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St Michael and All Angels, Sowton and St Mary the Virgin, Ottery St Mary
Jim Cheshire

in the nave, creating an aesthetic and theological demarcation between the accommodation for the laity and the clergy. The stained glass of the nave windows takes a representational step backwards: patterned quarries and bands of text run around the windows surrounding the congregation. The creed runs clockwise from the easternmost nave south window round into the north aisle. The change in tone, from colourful pictorial glass in the chancel to

in Stained Glass and the Victorian Gothic Revival
Representations of ritual violence in English and Spanish Romanticism
Joan Curbet

, which, in itself, becomes one of the dominating motifs of this cycle. This is the last painting in which Goya represented a popular congregation gathered for religious purposes. If we compare it to the first of the three pictures we have examined, the evolution in the treatment of his subject is obvious. It is clear that any hint of a clear-cut allegorical or didactic purpose has been removed; any value

in European Gothic
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The burden of words in Women; or pour et contre
Christina Morin

past. More than that, Zaira’s competition with her own daughter for the love of the hero, Charles De Courcy, mirrors the internal, religious conflicts Maturin describes as dividing contemporary Ireland. In particular, Women explores the current state of religious sectarianism in Ireland, focusing not, as we might expect, on the traditional Irish factionalism of Protestantism and Catholicism but on

in Charles Robert Maturin and the haunting of Irish Romantic fiction
Ambrose Bierce and wilderness Gothic at the end of the frontier
Kevin Corstorphine

settlers can be detected here, in the profound disengagement from the earthly. America was seen as a potential religious utopia, but at the same time there always existed the danger of contamination from the physical world that shaped their lives. Peter N. Carroll, in his comprehensive study of this period, discusses the importance of their moralistic sermons, or jeremiads, whose prophesied disasters seemed very

in Ecogothic
Jim Cheshire

, for the Church of England was most effective in a parish where one or two sources of power acted in unison with the church. This typically meant an alliance between landowners, clergymen and civil authorities. 13 The ‘closed parish’ was perhaps the ultimate example of this relationship, where the major landowner was also the clergyman and the magistrate. In this situation, religious, civil and financial power were in the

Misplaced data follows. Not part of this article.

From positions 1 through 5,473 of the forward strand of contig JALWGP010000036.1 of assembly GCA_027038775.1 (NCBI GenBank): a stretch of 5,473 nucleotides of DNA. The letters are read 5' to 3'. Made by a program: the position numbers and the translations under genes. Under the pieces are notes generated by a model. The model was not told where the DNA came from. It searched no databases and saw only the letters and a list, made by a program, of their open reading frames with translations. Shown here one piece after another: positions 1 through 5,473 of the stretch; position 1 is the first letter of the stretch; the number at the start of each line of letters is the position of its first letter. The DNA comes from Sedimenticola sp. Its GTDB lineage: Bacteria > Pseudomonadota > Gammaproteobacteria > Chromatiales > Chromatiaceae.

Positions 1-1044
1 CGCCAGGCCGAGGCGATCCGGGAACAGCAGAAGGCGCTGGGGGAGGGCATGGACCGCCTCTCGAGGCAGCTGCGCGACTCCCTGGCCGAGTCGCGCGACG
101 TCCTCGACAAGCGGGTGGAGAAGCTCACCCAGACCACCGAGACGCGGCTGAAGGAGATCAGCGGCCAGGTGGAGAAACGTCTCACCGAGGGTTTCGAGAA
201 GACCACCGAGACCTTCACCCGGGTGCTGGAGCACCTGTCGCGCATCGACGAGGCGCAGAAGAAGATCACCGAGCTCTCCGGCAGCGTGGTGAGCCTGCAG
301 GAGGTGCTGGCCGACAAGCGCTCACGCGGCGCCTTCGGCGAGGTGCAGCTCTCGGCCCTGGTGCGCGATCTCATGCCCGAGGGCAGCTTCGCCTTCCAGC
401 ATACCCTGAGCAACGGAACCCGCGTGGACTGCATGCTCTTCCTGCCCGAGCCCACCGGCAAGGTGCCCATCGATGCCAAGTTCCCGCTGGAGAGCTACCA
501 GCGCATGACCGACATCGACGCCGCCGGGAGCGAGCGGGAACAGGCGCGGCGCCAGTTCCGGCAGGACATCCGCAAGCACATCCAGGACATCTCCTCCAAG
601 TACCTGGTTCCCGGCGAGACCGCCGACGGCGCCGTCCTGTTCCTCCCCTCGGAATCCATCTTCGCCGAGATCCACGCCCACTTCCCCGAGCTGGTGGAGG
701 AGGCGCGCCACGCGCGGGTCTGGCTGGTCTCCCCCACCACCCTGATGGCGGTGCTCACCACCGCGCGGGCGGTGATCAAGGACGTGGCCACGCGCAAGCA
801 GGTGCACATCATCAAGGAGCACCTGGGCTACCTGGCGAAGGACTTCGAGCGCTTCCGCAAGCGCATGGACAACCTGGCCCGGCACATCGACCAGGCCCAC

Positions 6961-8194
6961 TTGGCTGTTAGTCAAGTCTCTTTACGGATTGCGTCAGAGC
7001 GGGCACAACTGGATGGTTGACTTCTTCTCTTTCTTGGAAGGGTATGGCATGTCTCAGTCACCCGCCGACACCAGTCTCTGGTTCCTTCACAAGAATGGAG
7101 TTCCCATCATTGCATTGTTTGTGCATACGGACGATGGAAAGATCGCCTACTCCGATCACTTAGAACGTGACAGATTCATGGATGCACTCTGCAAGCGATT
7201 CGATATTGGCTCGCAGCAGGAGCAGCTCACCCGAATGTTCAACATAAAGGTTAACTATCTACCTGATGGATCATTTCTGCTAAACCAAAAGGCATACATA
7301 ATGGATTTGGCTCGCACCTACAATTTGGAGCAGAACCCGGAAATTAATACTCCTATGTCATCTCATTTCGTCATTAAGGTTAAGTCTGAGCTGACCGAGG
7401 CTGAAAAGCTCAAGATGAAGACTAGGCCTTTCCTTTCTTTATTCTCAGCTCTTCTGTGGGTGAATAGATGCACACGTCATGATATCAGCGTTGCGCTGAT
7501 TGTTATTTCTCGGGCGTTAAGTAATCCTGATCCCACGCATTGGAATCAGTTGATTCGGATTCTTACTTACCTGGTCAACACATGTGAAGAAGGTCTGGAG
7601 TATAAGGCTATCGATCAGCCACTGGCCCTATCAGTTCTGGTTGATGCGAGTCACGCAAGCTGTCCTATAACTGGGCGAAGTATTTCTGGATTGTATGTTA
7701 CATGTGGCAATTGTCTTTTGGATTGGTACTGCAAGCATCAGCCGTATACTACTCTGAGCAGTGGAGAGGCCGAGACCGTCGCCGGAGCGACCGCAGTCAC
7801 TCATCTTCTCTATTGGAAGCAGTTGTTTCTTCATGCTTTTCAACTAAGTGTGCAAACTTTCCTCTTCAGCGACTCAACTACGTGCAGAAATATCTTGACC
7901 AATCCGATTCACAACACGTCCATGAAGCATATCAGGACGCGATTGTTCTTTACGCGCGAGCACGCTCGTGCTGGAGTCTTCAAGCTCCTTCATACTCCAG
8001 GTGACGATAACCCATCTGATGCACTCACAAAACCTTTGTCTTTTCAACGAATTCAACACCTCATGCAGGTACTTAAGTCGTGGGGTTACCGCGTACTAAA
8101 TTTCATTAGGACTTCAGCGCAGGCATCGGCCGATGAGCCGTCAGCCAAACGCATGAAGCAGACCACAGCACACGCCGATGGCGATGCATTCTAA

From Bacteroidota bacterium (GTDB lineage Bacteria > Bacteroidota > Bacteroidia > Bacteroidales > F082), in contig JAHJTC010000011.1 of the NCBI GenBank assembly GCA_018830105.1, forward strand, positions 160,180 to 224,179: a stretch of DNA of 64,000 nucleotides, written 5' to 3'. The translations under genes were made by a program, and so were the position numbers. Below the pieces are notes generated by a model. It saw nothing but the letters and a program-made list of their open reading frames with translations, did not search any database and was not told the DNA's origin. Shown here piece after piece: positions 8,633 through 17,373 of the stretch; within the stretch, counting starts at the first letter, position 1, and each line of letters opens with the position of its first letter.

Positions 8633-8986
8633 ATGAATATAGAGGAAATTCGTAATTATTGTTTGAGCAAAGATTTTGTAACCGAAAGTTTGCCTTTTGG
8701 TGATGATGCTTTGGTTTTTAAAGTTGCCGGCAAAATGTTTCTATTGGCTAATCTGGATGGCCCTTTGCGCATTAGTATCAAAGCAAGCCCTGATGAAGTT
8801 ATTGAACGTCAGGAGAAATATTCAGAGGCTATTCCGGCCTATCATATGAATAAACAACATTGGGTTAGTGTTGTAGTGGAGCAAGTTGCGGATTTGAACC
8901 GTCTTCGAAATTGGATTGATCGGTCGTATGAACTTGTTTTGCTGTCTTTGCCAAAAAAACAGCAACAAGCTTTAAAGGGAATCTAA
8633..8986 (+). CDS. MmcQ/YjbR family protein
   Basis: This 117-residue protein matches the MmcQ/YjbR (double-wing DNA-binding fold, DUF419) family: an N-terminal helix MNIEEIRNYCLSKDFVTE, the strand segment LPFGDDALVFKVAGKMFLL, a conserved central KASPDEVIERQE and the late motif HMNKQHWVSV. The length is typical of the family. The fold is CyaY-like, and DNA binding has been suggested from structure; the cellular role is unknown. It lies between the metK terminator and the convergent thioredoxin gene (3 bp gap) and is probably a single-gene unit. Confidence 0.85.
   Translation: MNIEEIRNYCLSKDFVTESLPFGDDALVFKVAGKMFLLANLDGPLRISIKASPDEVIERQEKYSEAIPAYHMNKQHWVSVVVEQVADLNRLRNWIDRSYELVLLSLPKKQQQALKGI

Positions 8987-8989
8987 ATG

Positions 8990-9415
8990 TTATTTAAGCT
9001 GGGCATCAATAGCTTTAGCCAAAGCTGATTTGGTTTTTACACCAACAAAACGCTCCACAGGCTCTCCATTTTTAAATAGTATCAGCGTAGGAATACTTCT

in Stained Glass and the Victorian Gothic Revival
How and why the market spread
Jim Cheshire

evidence to suggest that the Great Exhibition made the reputation of any glass-painter, or that stained glass took the exhibition by storm, yet the fact that this famous event was beyond the control of the church makes it particularly significant. Despite the quasi-religious terminology applied to the Crystal Palace (which had a ‘nave’ and ‘transepts’) and despite the blessing offered by the archbishop of Canterbury at the

in Stained Glass and the Victorian Gothic Revival
Poe, Brontë and Eliot
Andrew Smith

the ‘force’, rather than later accounts that asserted a psychological influence. 5 Nevertheless, the tale attempts to work beyond abstractions by asserting the eye-witness testimony of Vankirk’s encounter with a world that exists beyond death as he recounts what he feels in his dying state. The philosophical argot of the tale is supported by feelings that are close to religious ecstasy in their

in Gothic death 1740–1914
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Sam George and Bill Hughes

novelty, particularly in religion, thus positing cultural factors as primary. For Calmet, accounts of revenants, when observed ‘before a whole congregation … cannot be denied, or even disputed’ (243). There are none of Hume’s strictures here. 28 In the section, ‘Reflections upon vampires. Whether they are really dead or not’ (lviii: 289–93), he dismisses hypotheses that

in Open Graves, Open Minds
Marie Mulvey-Roberts

’ or ‘political entity’, still manage to resist ‘total annihilation’. 10 As Sander Gilman points out in The Jew’s Body ( 1991 ), the pseudo-science relating to race secularised religious prejudice against Jews. 11 The eugenic theories of the fin de siècle applied discourses of degeneration to constructions of the Jewish body, rendering it both pathological and

in Dangerous bodies
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E.J. Clery and Robert Miles

, warning man of that which is to come. We have the sun which has been weighed and measured; but not understood; we have the assemblage of the planets, the congregation of the stars, and the yet unshackled ministration of the winds: – such is the list of our ignorance. Nor is the empire of the imagination less bounded in its own proper creations, than in those which were bestowed on it by the

in Gothic documents